The Global Challenges Foundation’s recent collaboration with ComRes on a global opinion survey found that a majority of citizens across eight very different countries share a growing sense of insecurity in today’s world. They want world leaders to cooperate more effectively to tackle threats to humanity, particularly weapons of mass destruction, escalating political conflict and climate change.
The survey revealed strong support for both reform of the United Nations and the creation of a new global decision-making body to manage threats to humanity. Clearly, when it comes to global governance, the status quo is not working and citizens are crying out for new paradigms.
Interestingly, the ComRes survey also showed that three quarters of people in the countries featured considered themselves “global citizens” in addition to citizens of their own countries. Global citizenship in this context was defined as “the rights, responsibilities and duties that come with being part of the world”. This edition of our Quarterly Risk Report explores in more depth what these “rights, responsibilities and duties” might look like in this era of global instability and anxiety — for individuals, for leaders, for businesses and global institutions.
Our contributors take on some of the big questions. These include how today’s global decision-making processes can factor in the needs — and rights — of future generations so that our legacy is not a destructive one. They look at how, when faced with a global catastrophic risk such as climate change, we can embed a ‘Responsibility to Prepare’ into global institutions. And how we can help these global governance institutions to have meaning for the ordinary citizens over whose lives they will exert an immeasurable influence.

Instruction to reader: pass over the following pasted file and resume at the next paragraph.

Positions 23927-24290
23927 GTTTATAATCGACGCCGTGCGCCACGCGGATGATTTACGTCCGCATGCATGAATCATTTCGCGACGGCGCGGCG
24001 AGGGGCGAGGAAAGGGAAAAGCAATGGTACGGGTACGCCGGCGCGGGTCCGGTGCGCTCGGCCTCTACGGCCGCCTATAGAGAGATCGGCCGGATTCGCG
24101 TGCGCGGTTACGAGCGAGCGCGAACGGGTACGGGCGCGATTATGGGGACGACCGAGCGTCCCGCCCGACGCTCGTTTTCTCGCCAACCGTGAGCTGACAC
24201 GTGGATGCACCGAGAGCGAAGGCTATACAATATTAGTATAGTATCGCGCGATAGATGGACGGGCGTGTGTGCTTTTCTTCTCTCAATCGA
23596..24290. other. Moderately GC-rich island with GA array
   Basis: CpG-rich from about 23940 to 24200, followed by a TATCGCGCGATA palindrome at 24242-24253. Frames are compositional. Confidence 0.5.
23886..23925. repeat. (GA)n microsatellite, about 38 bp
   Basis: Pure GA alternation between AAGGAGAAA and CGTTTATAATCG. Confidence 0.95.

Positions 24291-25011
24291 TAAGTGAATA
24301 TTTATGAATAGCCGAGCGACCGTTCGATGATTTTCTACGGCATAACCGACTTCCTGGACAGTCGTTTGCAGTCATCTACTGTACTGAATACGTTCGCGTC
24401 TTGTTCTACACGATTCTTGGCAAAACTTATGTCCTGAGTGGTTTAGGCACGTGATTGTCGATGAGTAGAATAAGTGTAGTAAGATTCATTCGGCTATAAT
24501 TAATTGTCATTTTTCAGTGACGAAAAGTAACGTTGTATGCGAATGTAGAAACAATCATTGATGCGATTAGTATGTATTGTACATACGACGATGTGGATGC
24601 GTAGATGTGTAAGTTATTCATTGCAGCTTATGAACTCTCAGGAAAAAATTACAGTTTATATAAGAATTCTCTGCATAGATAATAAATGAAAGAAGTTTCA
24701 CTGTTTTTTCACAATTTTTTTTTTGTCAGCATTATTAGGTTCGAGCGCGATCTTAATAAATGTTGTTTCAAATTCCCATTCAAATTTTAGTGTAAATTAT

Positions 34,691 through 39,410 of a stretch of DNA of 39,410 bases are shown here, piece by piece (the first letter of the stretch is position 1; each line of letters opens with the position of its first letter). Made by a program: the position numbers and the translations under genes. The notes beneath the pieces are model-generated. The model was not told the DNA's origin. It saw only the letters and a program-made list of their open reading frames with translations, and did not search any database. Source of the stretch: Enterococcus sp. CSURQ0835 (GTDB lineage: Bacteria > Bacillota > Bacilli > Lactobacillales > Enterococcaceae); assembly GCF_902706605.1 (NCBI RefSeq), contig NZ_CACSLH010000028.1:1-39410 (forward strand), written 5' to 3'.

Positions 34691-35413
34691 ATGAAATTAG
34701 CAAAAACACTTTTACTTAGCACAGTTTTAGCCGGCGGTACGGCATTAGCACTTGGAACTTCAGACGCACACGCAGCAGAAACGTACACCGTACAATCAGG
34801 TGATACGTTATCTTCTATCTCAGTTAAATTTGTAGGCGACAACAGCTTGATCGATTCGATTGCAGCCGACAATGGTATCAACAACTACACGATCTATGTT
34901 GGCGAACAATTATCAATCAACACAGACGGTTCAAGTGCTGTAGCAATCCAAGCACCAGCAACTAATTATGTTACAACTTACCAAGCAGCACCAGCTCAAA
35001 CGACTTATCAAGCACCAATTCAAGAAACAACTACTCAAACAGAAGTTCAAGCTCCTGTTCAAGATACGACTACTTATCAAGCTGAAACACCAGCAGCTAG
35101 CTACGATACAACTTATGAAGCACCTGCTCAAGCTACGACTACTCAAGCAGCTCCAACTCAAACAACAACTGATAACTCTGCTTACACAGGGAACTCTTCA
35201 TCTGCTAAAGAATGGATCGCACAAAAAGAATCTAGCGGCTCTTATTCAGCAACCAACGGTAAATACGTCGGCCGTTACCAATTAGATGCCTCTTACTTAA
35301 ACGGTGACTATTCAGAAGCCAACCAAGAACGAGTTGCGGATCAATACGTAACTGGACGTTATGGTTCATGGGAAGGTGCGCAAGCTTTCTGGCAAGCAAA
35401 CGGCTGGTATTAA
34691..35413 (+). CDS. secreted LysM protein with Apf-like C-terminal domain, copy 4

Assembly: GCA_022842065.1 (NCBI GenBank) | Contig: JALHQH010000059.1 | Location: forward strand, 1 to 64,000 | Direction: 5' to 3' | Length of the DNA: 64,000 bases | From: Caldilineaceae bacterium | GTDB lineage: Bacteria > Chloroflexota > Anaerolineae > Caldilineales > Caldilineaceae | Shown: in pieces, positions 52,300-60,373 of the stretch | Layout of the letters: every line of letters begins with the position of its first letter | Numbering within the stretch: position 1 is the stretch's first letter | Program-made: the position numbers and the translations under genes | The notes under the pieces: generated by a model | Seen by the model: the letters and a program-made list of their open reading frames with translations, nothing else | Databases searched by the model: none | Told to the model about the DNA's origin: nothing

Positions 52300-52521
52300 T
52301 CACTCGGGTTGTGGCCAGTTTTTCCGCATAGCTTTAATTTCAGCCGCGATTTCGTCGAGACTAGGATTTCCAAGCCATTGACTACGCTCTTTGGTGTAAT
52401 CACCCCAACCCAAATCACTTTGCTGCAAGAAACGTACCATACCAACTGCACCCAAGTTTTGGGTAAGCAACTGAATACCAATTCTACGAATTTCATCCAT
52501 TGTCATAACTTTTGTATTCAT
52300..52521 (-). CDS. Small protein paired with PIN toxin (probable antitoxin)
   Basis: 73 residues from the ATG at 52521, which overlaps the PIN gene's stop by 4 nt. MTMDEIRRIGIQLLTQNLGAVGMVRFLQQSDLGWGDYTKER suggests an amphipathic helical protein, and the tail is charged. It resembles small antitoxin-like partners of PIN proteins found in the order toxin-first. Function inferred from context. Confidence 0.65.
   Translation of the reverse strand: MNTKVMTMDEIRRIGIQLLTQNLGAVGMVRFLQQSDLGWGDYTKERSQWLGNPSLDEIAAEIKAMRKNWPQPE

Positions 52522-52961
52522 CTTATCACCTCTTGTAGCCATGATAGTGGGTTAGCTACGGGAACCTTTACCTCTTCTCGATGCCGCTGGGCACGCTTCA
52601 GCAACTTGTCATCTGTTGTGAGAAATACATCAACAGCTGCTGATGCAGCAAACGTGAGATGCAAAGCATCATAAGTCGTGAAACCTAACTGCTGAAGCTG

These are just some of the vital topics explored in this report by expert contributors from Africa, Australasia, China, Europe, Japan, Latin America and North America. What unifies them is deep thinking about the state of the world and global governance today. The lead authors also all happen to be female, a conscious choice made by the Global Challenges Foundation to help address the gender imbalance in conversations about global governance.
As Graça Machel argues in her powerful essay on the catalytic power of female education, “We as global citizens are the sum of our parts, and it does not make sense that we would continue to tolerate the marginalisation of those who are holding up our own sky.” I hope you will enjoy reading our contributors’ ideas for the constructive approaches urgently needed if we are to fulfil our destiny as global citizens and surmount the serious risks that threaten all of humanity.